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A day in the life of a marine scientist

Scientists study the deep parts of the ocean and the unusual creatures that live there.

By Keely Parrack / August 16, 2005



MOSS BEACH, CALIF.

6:30 a.m. I am waiting to spend the day out at sea with a team of scientists and technicians from the Monterey Bay Aquarium Research Institute (MBARI). Patrick Whaling is senior science technician and today's chief scientist at sea.

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Our boat, Point Lobos, waits patiently in the fog. The travelers arrive: student scientists, technicians, Dr. Whaling, a marine scientist, and me. The boat crew is already here.

We glide out to sea at 7 a.m. In the harbor, seals bark farewell.

Point Lobos is no ordinary boat. Owned by MBARI, it has a laboratory on deck for experiments and a special operations room with banks of monitors that resembles NASA's mission control.

The screens show live pictures from the boat's ROV (remotely operated vehicle), called Ventana. It probes the sea with its cameras, data collection sensors, mechanical arms, and animal-collecting devices. A crane on board the boat guides the Ventana into the water. The camera controls are guided from the operations room, using what looks like a joystick for video games.

Less than 5 percent of the deep ocean has been studied. As the water gets deeper, the pressure increases. A Styrofoam cup traveling down 915 meters would be crushed to half its original size. At a depth of about 200 meters, the light fades, which gives the impression of a "twilight zone."

However, with the help of new technologies, scientists can dive deep into the ocean without being crushed or getting wet.

The ROV splashes into the ocean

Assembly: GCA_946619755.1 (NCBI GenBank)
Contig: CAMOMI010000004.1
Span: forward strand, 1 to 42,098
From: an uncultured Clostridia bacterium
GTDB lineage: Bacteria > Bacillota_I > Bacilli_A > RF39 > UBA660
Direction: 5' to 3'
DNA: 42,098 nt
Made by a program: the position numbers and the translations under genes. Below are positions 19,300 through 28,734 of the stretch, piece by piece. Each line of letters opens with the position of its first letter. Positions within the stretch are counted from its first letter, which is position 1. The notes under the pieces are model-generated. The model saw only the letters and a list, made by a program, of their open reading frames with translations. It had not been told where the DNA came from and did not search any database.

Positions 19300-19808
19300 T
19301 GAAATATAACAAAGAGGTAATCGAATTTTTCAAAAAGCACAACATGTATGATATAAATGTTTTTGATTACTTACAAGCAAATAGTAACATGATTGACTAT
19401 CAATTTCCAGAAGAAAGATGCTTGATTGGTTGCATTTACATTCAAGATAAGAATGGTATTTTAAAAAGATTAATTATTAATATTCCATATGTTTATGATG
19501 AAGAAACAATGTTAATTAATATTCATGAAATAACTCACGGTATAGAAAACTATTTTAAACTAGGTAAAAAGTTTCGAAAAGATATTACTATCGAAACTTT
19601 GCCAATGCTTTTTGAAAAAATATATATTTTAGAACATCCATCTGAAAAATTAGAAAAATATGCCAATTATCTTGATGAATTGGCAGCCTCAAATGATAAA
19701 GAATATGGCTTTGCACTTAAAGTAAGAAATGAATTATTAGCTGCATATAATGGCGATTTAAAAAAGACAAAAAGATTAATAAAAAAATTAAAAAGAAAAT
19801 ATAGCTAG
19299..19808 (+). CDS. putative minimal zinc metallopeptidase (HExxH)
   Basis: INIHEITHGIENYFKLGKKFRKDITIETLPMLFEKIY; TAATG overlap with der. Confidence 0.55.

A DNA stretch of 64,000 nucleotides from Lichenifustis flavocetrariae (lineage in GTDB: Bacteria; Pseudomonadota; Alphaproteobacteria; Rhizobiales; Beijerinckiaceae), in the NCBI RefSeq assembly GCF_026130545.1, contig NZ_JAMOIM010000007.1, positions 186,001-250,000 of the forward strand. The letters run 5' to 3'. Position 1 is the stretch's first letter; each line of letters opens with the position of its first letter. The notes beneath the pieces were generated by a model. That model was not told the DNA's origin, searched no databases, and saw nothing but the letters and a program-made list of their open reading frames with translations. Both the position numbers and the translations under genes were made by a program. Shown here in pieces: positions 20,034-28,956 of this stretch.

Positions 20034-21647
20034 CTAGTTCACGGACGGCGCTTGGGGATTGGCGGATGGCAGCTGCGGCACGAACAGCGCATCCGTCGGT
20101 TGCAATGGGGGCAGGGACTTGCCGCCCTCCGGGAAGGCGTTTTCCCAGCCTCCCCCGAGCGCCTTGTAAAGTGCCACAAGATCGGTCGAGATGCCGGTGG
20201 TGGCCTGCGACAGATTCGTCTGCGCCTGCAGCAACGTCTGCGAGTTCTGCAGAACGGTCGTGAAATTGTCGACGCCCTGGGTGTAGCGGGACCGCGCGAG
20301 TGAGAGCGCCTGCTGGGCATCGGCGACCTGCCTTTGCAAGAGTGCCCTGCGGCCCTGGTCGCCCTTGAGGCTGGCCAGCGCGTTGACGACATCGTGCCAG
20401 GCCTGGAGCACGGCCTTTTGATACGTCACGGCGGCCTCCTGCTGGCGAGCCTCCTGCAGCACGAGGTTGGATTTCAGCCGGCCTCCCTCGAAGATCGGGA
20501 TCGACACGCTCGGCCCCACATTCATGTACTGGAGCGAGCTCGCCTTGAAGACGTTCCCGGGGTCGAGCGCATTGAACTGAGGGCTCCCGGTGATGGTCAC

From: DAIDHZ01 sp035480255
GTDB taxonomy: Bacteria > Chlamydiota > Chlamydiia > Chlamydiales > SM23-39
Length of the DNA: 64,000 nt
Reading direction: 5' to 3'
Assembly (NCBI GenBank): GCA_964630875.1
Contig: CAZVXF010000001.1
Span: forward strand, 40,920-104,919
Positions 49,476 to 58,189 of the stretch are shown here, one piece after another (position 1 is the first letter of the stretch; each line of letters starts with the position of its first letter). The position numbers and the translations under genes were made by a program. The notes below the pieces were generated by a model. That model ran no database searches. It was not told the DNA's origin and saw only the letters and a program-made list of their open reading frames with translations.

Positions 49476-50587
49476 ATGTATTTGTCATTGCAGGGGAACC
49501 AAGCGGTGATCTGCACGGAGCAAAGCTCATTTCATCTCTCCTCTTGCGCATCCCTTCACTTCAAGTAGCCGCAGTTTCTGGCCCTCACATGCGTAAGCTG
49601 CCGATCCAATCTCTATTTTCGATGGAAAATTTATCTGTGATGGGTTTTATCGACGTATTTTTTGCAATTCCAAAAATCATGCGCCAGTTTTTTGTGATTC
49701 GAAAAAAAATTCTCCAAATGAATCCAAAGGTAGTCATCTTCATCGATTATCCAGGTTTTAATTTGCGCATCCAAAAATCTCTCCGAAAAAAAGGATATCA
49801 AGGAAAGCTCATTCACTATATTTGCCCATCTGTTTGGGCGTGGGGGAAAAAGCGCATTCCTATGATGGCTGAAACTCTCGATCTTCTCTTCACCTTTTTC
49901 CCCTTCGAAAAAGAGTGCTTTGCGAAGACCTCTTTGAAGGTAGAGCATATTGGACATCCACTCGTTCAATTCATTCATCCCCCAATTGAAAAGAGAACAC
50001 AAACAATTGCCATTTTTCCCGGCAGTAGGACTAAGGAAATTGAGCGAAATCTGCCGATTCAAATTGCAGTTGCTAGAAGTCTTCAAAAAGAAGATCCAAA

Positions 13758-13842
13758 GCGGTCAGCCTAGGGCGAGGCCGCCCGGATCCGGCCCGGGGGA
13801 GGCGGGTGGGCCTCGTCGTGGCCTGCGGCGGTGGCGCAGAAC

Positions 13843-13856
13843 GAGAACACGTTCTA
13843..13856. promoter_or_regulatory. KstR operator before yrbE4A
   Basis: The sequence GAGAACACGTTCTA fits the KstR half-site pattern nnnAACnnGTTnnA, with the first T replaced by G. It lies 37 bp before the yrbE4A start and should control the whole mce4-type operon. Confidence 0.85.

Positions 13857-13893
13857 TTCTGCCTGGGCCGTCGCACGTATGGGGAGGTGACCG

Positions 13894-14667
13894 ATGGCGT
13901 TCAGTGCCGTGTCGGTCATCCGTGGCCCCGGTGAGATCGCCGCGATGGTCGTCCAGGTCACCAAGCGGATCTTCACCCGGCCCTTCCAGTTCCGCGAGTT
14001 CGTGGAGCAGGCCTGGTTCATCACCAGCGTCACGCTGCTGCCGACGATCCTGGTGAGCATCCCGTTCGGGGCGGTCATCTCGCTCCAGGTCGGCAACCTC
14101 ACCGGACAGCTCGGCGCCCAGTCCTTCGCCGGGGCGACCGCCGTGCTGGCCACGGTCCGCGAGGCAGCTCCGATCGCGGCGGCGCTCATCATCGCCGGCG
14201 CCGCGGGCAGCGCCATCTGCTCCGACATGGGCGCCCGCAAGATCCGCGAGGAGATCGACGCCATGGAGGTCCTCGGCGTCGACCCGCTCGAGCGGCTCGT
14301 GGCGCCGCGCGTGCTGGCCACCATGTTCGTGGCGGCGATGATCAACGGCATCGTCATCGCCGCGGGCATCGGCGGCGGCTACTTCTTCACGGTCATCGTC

Noon. We arrive at the edge of Monterey Canyon, the main reason we are here. The canyon, a few hours offshore, goes more than 3,000 meters deep. This means marine scientists can get to deep ocean water and back to shore in one day. On the East Coast, it would take 12 hours to get to water that deep.

The Ventana probe is unleashed. It is guided carefully into the water using the crane fixed on Point Lobos's deck. Floats are layered along a rope to help track Ventana. As it sinks down, its cameras give the researchers in the control room a fish-eye view of the ocean.

The first task takes two hours, filming two-thirds of a mile of the ocean floor at a depth of 200 meters. The distance and depth have to be precise, Whaling explains. "This tape will be compared to a tape of the same section taken on June 18, 2004." This way, they can find how life on the ocean floor is changing.

Whaling has been working at MBARI studying bottom-dwelling organisms for more than 15 years. "I go out two to four times a month on average," he says. "We get to the Smooth Ridge sites [where we are today] about six to seven times a year."

The researchers routinely place sediment tubes at different depths, leave them for a month or two, and then recover them. They analyze the sediment to determine what materials are flowing onto the ocean floor - and how much. The nature and stability of the ocean floor affects the life there. More than 95 percent of known marine species are bottom-dwellers. If there are any changes to those creatures, the ocean's food chain could be affected.

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